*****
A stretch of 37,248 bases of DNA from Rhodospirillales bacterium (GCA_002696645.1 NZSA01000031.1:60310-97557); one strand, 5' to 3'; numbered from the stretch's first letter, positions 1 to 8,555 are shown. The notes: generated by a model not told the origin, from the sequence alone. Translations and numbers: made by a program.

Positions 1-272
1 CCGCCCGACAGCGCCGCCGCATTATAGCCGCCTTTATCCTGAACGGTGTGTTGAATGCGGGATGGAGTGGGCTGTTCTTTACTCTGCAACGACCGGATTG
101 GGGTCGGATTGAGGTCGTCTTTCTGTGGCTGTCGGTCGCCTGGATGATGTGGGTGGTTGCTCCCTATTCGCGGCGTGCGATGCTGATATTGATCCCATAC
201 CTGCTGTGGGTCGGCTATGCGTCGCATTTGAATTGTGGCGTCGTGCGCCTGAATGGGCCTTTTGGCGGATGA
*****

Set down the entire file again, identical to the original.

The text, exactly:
A stretch of 37,248 bases of DNA from Rhodospirillales bacterium (GCA_002696645.1 NZSA01000031.1:60310-97557); one strand, 5' to 3'; numbered from the stretch's first letter, positions 1 to 8,555 are shown. The notes: generated by a model not told the origin, from the sequence alone. Translations and numbers: made by a program.

Positions 1-272
1 CCGCCCGACAGCGCCGCCGCATTATAGCCGCCTTTATCCTGAACGGTGTGTTGAATGCGGGATGGAGTGGGCTGTTCTTTACTCTGCAACGACCGGATTG
101 GGGTCGGATTGAGGTCGTCTTTCTGTGGCTGTCGGTCGCCTGGATGATGTGGGTGGTTGCTCCCTATTCGCGGCGTGCGATGCTGATATTGATCCCATAC
201 CTGCTGTGGGTCGGCTATGCGTCGCATTTGAATTGTGGCGTCGTGCGCCTGAATGGGCCTTTTGGCGGATGA